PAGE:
The university is taking a step toward fighting sexual assault by implementing a pilot program this fall for educating students about sexual assault prevention that, if successful, could then become a requirement for all future incoming freshmen.
The program, called Violence Intervention and Prevention, is meant to reach 300 to 600 of this fall’s incoming undergraduate students, according to Fatima Burns, coordinator of the University Health Center’s CARE to Stop Violence office, formerly called the Sexual Assault Response and Prevention Program.
Lauren Redding, who designed the pilot program earlier this year and graduated in May, said educating and empowering students is key to changing a culture that causes women who are assaulted to feel afraid to report their assaults.
“It’s such a widespread problem on all college campuses, and our campus is no different — and I know that from personal experience,” she said. “I am a survivor. I was raped my sophomore year at UMD.”
Redding, former president of UMD Feminists and former Diamondback editor in chief, proposed a bill in January requiring all incoming freshmen to take the course. The University Senate is still weighing the bill and plans to vote on it this fall,
but officials agreed in May to explore a pilot program that would serve as the basis for a larger program.
Ryan Heisinger, who served as the Student Government Association’s academic affairs vice president during the 2012-13 academic year, worked with Redding on the pilot program before graduating in May.
“The issue currently is that men have certain biases and certain presumptions that they come to college with that we need to educate them about,” he said. “There are some misconceptions about what sex should look like in college in general. Especially when drinking is involved, there needs to be some clarification.”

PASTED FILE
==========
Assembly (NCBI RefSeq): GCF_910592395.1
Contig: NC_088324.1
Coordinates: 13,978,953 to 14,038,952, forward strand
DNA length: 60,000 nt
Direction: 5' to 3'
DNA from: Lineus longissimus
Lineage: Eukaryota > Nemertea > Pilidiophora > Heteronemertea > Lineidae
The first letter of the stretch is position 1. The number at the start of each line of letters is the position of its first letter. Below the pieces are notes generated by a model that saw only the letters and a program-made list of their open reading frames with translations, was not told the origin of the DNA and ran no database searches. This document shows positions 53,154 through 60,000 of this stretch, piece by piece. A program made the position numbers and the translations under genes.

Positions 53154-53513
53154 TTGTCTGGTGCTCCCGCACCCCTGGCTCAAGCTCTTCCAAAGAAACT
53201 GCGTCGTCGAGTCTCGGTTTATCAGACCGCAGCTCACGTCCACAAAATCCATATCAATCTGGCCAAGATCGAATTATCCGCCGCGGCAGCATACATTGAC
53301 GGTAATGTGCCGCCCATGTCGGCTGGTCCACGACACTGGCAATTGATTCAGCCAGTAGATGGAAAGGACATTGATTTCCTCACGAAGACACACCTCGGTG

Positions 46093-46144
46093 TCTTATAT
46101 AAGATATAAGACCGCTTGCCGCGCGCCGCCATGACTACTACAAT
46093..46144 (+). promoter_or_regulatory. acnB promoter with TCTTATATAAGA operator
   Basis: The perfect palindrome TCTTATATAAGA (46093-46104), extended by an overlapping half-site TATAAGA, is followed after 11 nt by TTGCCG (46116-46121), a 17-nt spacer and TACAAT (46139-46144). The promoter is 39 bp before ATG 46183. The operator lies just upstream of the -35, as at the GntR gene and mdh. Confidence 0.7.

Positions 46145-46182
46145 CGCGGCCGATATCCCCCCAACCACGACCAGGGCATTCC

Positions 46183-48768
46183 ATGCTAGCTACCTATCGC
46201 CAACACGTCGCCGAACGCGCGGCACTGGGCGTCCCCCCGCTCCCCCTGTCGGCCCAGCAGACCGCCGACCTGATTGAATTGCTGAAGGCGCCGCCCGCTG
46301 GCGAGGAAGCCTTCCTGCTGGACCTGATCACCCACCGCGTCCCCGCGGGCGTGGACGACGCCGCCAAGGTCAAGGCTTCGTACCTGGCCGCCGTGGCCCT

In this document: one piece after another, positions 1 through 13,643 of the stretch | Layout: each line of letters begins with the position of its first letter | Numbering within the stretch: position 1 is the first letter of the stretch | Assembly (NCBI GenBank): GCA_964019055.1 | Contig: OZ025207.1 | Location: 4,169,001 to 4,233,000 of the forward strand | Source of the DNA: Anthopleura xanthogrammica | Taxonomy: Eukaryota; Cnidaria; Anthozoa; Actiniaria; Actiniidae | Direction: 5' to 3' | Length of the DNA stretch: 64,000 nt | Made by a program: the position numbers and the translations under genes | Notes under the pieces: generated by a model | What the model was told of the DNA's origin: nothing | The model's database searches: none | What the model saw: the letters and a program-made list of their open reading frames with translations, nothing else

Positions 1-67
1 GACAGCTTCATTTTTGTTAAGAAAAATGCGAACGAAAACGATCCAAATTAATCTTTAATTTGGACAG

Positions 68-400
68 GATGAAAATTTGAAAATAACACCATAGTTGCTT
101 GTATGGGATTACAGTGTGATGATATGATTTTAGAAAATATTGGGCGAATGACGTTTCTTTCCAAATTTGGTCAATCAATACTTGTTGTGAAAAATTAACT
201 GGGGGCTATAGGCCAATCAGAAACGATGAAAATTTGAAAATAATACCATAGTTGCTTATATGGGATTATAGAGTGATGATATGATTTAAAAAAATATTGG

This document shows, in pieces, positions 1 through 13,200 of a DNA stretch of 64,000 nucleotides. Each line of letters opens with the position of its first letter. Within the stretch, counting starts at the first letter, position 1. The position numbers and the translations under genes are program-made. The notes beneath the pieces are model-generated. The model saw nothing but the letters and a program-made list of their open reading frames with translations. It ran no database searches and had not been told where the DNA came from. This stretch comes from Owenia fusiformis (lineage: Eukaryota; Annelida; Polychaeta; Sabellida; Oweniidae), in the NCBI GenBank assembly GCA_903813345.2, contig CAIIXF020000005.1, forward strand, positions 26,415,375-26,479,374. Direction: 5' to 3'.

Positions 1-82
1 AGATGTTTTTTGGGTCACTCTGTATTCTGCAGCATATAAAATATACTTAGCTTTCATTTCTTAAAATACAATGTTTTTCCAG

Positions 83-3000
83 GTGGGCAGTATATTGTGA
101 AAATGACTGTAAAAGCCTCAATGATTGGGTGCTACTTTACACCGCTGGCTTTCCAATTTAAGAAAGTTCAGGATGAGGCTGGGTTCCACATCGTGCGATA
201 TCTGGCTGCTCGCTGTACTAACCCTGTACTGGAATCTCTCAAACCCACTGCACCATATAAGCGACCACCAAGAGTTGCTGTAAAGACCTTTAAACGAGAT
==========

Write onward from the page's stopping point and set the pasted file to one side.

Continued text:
Sexual assault isn’t only a women’s issue, Heisinger said, and part of the goal with a program like this is to teach men their role in stopping sexual assault and violence against women. In addition, 10 percent of all victims of sexual assault, sexual abuse and rape crimes are male, according to the Rape, Abuse & Incest National Network.
“The issues of rape and sexual assault and domestic violence are, in large part, men’s issues,” he said.
According to Burns, students in the pilot will be randomly enrolled in one of four programs: a control group in which students fill out a questionnaire, an in-person presentation or one of two different online modules. The pilot is expected to start in late September or early October and will last until the end of the semester, according to Stephanie Rivero, assistant coordinator of the CARE office.
Students who wish to participate but haven’t been assigned can opt into the pilot program through an online forum, and professors teaching UNIV 100 courses or officials in the university’s living-learning communities can decide to include their students, said SGA President Samantha Zwerling. The deadline for students to opt in has not yet been decided, according to Rivero.
“SGA is working to promote it and to make sure students are aware of it, to make sure people are signing up for it, as well as helping CARE with any logistical things they might need,” Zwerling said. “We’re working in conjunction with them to make sure it runs smoothly.”
“Some don’t know that what they say or what they do that makes a person uncomfortable [can be] sexual assault,” said Joan Tsai, a sophomore enrolled in letters and sciences. “I feel like they need to understand that.”
After tabling the bill mandating the program for all incoming students in the spring, the University Senate is set to vote on it in October.
“We need to do a lot better with issues with regard to sexual violence and domestic violence,” Heisinger said. “This is the first of many important steps that we need to take in the coming years.”